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Performance of a database with a lot of tables

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  • Performance of a database with a lot of tables

    Hello,

    I am working on hosting solution for a popular open source script, where users can sign up and get an own forum. We use InnoDB, and each user has an own set of tables (around 30); there are currently around 500 users registered. Despite the large count of tables, database is small, around 50 MB.

    Server is dual Xeon with 4GB of RAM and MySQL uses all memory, available on the server, so there's even nothing left for Apache.

    As the user base is growing, what steps would you suggest me to do, in order to keep good database performance and make it more efficient on RAM usage? The former is more important.

    ------------------------
    Olexandr Melnyk,
    http://omelnyk.net/

  • #2
    Olexandr,

    First - I think you configured MySQL to consume too much memory this is why it takes all memory available. check your my.cnf

    Regarding your structure - if you will get very large amount of users you will get into trouble - Innodb does not like too many tables. Thousands are OK but if it starts to be tens-hundreds of thousands you're in trouble.

    It is best to charge software so it can share tables.

    Comment


    • #3
      Hello Peter, and thanks for the prompt reply.

      Quote:

      First - I think you configured MySQL to consume too much memory this is why it takes all memory available. check your my.cnf


      There was some misunderstanding between and the server admin, MySQL is actually taking 700 MB in memory; and looks like the problem wasn't it. Sorry for taking your take with that.

      Quote:

      Regarding your structure - if you will get very large amount of users you will get into trouble - Innodb does not like too many tables. Thousands are OK but if it starts to be tens-hundreds of thousands you're in trouble.


      Around hundred users sign up for the service daily, so as I understand this can become an issue soon. Wouldn't splitting database into several databases, or over several servers help in this case?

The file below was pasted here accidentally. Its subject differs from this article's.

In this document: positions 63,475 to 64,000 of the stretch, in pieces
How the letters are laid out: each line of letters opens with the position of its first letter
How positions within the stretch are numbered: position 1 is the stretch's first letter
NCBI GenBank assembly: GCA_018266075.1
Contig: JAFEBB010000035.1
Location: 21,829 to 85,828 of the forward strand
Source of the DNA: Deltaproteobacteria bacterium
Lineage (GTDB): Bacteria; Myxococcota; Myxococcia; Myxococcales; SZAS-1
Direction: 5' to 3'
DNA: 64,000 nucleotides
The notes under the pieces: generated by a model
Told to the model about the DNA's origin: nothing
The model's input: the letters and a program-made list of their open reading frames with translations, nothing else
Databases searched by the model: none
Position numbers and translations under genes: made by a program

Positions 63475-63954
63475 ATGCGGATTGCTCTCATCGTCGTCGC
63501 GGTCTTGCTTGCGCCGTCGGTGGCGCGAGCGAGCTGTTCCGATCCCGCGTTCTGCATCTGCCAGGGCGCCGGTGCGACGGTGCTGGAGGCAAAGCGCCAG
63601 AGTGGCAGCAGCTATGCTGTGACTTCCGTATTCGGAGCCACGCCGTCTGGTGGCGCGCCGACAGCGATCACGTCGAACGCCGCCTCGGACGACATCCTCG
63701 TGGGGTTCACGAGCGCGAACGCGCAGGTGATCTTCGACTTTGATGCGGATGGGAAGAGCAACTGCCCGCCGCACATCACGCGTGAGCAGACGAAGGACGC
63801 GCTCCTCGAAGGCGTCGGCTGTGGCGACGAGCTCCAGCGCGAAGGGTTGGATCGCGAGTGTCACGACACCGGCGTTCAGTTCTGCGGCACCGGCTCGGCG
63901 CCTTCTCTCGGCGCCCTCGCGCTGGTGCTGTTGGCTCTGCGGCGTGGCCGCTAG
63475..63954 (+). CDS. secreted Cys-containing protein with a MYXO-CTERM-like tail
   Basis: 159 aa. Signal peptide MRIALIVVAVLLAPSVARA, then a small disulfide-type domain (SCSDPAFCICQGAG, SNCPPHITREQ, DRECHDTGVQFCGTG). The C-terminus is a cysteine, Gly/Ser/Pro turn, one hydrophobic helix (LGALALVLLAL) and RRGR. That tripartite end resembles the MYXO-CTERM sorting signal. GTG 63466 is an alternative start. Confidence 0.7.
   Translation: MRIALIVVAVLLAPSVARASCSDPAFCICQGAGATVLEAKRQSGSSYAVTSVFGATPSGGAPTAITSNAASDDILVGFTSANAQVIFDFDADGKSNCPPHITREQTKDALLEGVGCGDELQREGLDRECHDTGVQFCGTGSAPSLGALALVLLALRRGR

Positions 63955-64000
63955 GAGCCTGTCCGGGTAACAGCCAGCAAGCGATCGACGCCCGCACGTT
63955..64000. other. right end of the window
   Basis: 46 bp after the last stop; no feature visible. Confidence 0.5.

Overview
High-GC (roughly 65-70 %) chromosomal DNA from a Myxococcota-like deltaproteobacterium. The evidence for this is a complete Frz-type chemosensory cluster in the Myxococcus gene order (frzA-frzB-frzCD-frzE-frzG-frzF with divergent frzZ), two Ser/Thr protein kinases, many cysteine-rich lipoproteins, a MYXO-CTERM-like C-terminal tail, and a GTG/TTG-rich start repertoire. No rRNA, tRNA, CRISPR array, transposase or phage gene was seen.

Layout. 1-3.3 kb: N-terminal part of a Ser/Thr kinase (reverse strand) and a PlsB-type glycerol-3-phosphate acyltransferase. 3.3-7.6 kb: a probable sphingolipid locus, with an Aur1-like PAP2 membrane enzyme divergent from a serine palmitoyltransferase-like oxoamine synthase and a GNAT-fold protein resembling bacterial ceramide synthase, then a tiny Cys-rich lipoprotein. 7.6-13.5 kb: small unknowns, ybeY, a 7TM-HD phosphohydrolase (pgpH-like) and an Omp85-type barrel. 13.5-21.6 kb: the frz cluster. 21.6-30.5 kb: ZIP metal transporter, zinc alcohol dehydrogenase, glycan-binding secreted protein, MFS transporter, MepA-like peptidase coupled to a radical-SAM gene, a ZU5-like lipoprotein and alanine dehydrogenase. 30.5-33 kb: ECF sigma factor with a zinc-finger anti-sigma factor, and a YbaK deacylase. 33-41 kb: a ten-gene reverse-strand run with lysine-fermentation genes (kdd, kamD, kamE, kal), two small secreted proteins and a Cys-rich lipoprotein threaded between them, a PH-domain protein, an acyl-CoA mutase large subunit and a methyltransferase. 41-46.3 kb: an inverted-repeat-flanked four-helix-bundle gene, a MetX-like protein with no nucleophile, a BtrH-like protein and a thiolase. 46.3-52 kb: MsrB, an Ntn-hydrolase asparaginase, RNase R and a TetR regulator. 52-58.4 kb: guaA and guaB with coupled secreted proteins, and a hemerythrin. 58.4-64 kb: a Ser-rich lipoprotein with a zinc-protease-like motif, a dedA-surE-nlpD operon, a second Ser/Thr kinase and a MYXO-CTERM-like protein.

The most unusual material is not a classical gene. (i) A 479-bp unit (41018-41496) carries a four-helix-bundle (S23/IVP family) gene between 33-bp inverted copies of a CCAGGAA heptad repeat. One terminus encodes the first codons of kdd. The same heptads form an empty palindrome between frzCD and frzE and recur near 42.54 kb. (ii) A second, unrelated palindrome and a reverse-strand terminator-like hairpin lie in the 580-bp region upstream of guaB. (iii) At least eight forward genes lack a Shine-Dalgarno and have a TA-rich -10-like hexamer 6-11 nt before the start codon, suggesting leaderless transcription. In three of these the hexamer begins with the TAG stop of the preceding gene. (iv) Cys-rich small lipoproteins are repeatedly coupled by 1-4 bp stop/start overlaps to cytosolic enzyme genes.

Quote:

      It is best to charge software so it can share tables.


      Well, the software is quite huge, so that's not really an option. I understand the approach I use is "incorrect" from the database theory standpoint, and much from the performance but it's much harder to do it using a single table set. Are there any other options, besides switching to a shared [for all users] tables model, which would increase performance?

      Comment


      • #4
        You obviously can split it to many MySQL servers, the question is rather efficiency at which you can handle it. Ie having 10.000 or 100.000 users per server can be a big difference

        Two problems you should watch out id Innodb internal table dictionary which is never purged - so all open tables stay in memory forever and estimating stats which is done on table open first time after MySQL restart.

        Comment


        • #5
          Quote:

          You obviously can split it to many MySQL servers, the question is rather efficiency at which you can handle it. Ie having 10.000 or 100.000 users per server can be a big difference


          Yeah

          Quote:

          Two problems you should watch out id Innodb internal table dictionary which is never purged - so all open tables stay in memory forever and estimating stats which is done on table open first time after MySQL restart.


          Thanks for the tips. Does the first one mean that this can become a memory issue? I've been reading your blog posts, especially about open table scalability (great posts BTW!), is there anything else but the points described there I should pay attention to?

          Comment